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Congress urged to reconsider bill on transport safety board

PASSENGERS queue before the check-in counters at the Ninoy Aquino International Airport (NAIA) Terminal 3 after flights were canceled due to technical issues on Jan. 1. — PHILIPPINE STAR/EDD GUMBAN

CONGRESS is being urged to approve a bill creating the Philippine Transportation Safety Board (PTSB), especially after technical glitches in the country’s air traffic system led to the shutdown of Philippine airspace earlier this month.

In a joint statement, seven members of the Joint Foreign Chambers (JFC), as well as the Safe Travel Alliance (STA) and the International Air Transport Association (IATA) said the 19th Congress should reconsider the PTSB bill.

“The recent incident involving the Ninoy Aquino International Airport (NAIA) and the alleged faulty air traffic management system has brought air transportation safety — and transportation safety, in general — in the spotlight. It was a strong reminder of the need to pass legislation creating the PTSB,” they said.

The JFC members, STA and IATA recently sent a letter expressing support for the PTSB bill to the Senate Public Services and House Transportation committees. The committees are currently holding hearings on the NAIA incident which led to the cancellation and delays of hundreds of flights on Jan. 1.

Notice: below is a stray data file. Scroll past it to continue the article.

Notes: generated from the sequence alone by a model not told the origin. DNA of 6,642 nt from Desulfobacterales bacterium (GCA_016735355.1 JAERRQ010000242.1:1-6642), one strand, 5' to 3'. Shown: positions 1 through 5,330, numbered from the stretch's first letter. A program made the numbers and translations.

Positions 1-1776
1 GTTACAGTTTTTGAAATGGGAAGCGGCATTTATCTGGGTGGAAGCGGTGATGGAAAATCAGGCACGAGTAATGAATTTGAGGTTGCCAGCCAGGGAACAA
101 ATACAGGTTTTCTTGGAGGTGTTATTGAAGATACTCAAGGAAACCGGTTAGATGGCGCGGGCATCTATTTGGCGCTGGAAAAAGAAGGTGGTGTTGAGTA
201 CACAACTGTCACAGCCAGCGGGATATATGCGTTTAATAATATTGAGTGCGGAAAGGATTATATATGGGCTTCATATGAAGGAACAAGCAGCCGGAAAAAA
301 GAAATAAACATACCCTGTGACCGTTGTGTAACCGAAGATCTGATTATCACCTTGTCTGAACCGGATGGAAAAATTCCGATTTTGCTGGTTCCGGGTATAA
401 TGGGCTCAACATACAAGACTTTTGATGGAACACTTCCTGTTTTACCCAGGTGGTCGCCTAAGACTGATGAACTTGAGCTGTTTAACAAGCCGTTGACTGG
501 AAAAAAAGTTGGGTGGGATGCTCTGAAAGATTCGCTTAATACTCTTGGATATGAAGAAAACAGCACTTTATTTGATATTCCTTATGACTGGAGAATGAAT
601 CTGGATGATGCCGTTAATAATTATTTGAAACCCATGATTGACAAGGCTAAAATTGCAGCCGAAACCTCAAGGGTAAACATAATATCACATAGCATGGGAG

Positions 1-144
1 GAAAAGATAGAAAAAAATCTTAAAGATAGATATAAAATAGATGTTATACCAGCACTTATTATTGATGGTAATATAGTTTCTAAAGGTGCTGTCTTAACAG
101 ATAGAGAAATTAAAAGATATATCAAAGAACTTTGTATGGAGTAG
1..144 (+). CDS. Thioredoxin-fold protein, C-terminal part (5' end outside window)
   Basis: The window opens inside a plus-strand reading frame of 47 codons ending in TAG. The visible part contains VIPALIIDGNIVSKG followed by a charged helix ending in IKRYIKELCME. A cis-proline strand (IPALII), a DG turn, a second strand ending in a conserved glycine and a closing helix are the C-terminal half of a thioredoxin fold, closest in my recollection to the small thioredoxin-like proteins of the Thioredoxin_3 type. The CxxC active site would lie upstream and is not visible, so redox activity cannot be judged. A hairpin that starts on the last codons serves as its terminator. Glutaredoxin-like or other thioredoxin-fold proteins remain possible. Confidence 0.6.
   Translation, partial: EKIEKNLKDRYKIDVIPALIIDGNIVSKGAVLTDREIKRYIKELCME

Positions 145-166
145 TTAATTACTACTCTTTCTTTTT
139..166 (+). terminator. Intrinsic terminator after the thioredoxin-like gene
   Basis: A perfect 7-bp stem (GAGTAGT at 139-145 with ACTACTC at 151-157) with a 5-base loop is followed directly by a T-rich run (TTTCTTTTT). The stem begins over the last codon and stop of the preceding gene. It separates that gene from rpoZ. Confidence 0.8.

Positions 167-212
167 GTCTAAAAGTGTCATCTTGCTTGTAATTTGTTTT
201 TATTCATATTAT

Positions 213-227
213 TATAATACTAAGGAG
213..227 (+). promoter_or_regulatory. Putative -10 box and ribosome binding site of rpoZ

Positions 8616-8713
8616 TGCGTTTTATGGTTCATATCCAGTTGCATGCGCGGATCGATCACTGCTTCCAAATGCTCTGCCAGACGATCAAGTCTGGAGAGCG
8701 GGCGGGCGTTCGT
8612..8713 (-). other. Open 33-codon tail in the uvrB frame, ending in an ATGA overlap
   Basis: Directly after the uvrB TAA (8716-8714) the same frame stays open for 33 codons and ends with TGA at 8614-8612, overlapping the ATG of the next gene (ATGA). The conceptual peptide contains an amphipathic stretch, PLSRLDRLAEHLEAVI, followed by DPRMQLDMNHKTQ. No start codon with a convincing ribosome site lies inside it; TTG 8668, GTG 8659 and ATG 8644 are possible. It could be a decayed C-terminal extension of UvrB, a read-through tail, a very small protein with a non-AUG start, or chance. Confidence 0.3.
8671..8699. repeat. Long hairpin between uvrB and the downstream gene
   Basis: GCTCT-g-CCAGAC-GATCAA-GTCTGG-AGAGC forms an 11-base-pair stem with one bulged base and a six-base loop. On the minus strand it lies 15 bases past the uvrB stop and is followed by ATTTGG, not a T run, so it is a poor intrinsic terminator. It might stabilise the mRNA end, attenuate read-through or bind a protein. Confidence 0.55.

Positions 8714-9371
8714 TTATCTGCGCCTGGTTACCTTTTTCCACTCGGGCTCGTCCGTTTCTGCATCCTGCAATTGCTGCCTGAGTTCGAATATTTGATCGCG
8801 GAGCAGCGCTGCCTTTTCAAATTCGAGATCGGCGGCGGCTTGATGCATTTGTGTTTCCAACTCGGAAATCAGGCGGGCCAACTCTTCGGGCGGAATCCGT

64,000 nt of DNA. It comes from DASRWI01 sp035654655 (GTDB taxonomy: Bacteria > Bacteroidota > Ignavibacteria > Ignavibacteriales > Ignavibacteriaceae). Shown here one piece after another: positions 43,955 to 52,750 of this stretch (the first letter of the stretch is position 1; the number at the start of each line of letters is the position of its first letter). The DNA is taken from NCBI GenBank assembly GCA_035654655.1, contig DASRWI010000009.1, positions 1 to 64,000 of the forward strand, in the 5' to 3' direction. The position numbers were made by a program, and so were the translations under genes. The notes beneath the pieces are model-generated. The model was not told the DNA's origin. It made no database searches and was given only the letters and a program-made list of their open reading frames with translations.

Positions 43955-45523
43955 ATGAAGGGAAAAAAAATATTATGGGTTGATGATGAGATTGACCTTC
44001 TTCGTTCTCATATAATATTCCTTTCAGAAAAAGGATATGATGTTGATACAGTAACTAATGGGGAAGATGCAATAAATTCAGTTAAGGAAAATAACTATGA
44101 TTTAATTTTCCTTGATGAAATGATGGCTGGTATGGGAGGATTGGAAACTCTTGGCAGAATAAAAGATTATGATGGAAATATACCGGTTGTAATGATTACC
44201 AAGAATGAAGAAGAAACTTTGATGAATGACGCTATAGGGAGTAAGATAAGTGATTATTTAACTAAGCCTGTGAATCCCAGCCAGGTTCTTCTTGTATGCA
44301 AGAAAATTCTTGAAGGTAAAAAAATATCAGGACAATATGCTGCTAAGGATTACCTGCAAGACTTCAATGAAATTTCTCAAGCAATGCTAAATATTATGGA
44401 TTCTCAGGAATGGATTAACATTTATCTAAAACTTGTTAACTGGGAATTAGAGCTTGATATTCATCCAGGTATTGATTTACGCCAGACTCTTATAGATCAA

The bill seeks to create an independent and impartial transport safety body that will address the regulatory gaps in the transport safety bureaucracy. The proposed PTSB will facilitate the enhancement of transportation safety measures and standards.

“Currently, all investigations on transportation accidents are undertaken by the government agencies that have regulatory powers over the respective sector of the transportation industry. Because most of these agencies are also tasked to regulate and/or operate the sector, there is an inherent conflict of interest in the performance of their duties as investigating bodies,” the JFC members said.

While the 18th Congress approved the bill creating the PTSB, this was vetoed by President Ferdinand R. Marcos, Jr. last year.

In his veto message, Mr. Marcos had said the creation of the PTSB “is likely to create functional duplication, confusion as to authority, ineffectiveness, and deficiency in the performance of the responsibilities.” He noted the board will have the same functions as existing agencies under the Department of Transportation, Philippine National Police and the National Bureau of Investigation.

“The stakeholders expressed optimism that the current Congress can refine the bill so that the reasons cited for the veto can be addressed,” the foreign chambers, STA and IATA said.

If enacted into law, they said the PTSB can implement programs to prevent major transportation accidents.

The statement was signed by IATA, STA and seven JFC members — the American Chamber of Commerce of the Philippines, Australian-New Zealand Chamber of Commerce of the Philippines, Canadian Chamber of Commerce of the Philippines, European Chamber of Commerce of the Philippines, Japanese Chamber of Commerce and Industry of the Philippines, Inc., Korean Chamber of Commerce of the Philippines, Inc., and the Philippine Association of Multinational Companies Regional Headquarters, Inc. — JIDT

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